This morning we set out on what google maps (probably unreliably) claimed was a 4.5 km trek to the meeting point for our sailing excursion. We’re not complete gluttons for punishment, so our first detour was into the supermarket for fresh breakfast donuts. We knew that we would pass the only branch of Starbucks around the halfway mark at Punta Langosta, but we weren’t quite prepared for the cruise crowds that had descended upon the place. Happily it wasn’t too hot for a change and we were quite comfortable sitting out in the shade with our respective caffeine and sugar hits, watching the crowds trundle past. Many Americans helpfully converse at a level that makes it easy to follow what’s going on from a distance. As everyone assumes you’re also passengers (no one actually _stays_ on the island obviously), we were privy to hearing all about the trials and tribulations of different people. From the couple who texted their friends who live in Mexico that morning only to find that they were in Florida (but we just came from there!) to the group discussing how it sucks to be married to a lawyer (they have support groups for divorcees of lawyers that go cruising together now?) whose motto was ‘be a lawyer, don’t marry one’.
We performed another cursory search for somewhere that might sell a basic beach towel that isn’t priced as if it’s diamond-encrusted. No such luck. However a little further south was a monster store which seemed to sell a bit of everything. No mosquito nets that we could find, but pretty much everything else you could think of from sleeping bags to trampolines. Armed with our new towels, we had just about enough time to race down to the beach club and meet our crew for the day. We spent the next few hours out on a small catamaran with 3 crew and 20 passengers. We took a slow and steady route out around all the docked ferries while receiving advice and lectures about respecting the coral reefs and how to effectively snorkel. The most important instructions were on how to not be a pain to the crew who expect that if you claim you know how to snorkel already, then you won’t panic on hitting the water and suddenly remember that you don’t actually know how to swim either as you disappear beneath the waves… (true story apparently!).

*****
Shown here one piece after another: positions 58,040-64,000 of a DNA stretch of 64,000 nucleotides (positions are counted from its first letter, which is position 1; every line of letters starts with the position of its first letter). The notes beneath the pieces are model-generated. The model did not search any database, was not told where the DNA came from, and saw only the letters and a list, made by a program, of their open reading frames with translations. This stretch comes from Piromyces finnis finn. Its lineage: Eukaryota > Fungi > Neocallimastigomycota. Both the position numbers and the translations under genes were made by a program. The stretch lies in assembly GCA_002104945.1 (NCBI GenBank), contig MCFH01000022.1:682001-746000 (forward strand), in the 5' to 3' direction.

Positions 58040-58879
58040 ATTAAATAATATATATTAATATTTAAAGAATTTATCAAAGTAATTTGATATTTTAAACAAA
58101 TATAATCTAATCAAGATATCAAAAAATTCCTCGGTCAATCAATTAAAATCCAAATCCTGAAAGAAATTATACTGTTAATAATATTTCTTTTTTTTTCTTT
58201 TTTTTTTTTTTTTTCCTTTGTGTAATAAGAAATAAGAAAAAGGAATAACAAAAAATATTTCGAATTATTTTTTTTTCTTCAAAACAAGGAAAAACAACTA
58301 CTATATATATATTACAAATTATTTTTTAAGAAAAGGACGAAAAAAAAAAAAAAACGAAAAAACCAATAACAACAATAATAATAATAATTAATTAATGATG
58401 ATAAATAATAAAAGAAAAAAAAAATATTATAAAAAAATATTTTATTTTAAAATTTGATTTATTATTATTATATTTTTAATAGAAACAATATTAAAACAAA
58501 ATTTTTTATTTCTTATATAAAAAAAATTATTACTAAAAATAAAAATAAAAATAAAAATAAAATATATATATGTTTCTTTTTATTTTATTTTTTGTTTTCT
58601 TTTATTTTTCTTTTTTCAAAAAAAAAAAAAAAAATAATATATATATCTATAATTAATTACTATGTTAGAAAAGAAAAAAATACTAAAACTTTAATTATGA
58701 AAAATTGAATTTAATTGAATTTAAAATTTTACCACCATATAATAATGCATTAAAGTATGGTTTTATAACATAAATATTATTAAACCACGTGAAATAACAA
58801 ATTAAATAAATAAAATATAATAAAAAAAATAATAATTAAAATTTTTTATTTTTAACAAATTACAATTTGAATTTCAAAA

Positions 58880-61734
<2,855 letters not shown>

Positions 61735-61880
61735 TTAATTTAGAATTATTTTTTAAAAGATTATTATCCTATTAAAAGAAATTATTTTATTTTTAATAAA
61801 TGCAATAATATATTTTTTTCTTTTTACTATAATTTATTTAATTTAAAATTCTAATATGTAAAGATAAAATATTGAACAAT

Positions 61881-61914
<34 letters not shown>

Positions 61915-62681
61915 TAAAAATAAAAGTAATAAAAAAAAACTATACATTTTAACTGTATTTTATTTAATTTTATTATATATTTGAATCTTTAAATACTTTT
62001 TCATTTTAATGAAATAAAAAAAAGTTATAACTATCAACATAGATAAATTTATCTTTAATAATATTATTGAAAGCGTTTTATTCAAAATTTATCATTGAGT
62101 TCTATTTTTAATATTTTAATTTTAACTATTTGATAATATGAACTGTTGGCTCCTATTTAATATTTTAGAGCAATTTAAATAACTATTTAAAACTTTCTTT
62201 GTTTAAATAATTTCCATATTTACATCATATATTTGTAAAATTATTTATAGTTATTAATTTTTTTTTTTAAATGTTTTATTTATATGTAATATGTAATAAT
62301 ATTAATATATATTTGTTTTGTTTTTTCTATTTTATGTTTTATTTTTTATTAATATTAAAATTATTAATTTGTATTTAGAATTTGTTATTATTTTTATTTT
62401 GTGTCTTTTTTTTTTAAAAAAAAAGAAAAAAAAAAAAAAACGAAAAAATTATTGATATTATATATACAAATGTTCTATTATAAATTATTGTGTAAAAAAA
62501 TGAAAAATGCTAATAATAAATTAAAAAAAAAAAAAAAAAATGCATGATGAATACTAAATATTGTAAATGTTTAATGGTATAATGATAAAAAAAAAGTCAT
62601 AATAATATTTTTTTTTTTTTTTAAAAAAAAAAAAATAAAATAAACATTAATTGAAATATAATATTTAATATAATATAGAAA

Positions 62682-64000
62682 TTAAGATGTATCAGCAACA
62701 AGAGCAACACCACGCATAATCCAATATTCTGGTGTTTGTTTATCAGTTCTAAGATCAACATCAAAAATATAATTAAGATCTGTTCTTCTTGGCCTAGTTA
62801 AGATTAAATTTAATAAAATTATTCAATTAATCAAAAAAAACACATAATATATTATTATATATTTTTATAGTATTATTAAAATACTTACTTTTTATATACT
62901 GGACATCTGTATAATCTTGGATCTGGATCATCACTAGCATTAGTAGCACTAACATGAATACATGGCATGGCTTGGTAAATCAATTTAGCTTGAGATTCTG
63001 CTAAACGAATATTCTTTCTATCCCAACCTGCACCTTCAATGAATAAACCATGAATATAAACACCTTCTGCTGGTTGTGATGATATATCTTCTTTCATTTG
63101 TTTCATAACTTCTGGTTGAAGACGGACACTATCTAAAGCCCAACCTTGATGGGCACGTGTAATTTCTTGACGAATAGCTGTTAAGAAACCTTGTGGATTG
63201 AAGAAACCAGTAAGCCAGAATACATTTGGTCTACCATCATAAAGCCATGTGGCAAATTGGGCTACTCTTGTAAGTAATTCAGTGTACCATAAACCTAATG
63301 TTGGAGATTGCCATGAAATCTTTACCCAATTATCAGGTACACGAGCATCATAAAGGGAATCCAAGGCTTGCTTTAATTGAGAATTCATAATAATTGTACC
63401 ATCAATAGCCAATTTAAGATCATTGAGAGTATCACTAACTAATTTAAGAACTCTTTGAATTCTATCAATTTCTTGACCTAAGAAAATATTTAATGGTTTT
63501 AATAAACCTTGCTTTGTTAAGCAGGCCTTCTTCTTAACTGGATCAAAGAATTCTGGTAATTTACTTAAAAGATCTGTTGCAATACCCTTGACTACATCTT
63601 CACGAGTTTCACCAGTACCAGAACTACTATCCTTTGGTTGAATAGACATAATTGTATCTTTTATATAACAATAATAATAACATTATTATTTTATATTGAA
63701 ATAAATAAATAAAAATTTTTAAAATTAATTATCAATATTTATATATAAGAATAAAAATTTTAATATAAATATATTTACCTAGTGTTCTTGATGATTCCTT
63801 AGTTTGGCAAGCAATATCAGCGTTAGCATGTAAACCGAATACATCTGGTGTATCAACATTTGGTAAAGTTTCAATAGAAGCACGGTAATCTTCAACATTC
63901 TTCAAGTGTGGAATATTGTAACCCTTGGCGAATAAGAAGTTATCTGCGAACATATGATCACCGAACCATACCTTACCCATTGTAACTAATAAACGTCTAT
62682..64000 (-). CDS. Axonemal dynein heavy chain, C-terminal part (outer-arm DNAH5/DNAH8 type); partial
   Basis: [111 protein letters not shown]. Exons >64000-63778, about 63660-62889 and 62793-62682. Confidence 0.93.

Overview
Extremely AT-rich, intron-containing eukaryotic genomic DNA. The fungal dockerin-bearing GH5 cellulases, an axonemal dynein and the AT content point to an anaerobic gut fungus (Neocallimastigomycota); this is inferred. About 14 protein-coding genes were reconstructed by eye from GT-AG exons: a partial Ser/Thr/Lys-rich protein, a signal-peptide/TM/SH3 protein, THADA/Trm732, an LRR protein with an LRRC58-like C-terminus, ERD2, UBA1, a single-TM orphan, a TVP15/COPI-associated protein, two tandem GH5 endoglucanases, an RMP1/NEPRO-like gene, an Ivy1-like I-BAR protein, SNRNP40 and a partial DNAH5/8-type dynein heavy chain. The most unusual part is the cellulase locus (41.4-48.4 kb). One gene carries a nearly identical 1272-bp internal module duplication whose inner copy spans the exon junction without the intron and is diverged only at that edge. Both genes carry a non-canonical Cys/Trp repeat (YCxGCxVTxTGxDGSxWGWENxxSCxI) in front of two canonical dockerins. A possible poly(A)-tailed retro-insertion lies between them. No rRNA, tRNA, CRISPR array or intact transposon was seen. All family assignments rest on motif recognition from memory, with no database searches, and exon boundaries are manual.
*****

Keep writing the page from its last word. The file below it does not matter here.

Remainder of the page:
We first hit Paradise cove where we spent 30 minutes clustered around our dive master flag. There were plenty of fish to see, but limited elbow space in the water. After a short break we then went into the deeper Chankanaab reef. We were already feeling chilly, and there was less to see here – especially with the many groups of divers below sending up bubble clouds. Initially it’s fun to burst a few of these expanding air bubbles as they ascend, but it doesn’t do much for visibility in the water. The biggest concern for me was the stinging sensation on various bits of exposed skin that started shortly after getting into the water. Brodie looked confused as I complained of being stung all over. He pondered my sanity for a moment. However the group of snorkellers just behind us knew what I was talking about. Minutes later Brodie was yelping and clutching his wrist too. Mini jelly fish were lurking in the water and stinging the unsuspecting snorkellers. The little gits were persistent and contributed greatly to a speedy departure back to the safety of the boat where fresh guacamole and strong margaritas were waiting for us. While we dutifully polished these off and drip-dried on the deck, the sail was hoisted and we took a roundabout route back to the dock. These trips all have to cater to the short schedules of the cruise ship passengers so they don’t go on for too long. It was nice to relax out on the sea for a few hours without getting roasted by the sun too much.
Once the trip was over that left us with another long trek back for a fresh shower before our last meal on the island. Obviously it was back to Del Sur Argentina Empanadas for a last steak meal. Not quite as good as the first night, but still some wonderful food. Hopefully not the last we would see on our Mexican trip. Next up – Tulum, of which I have only heard good things.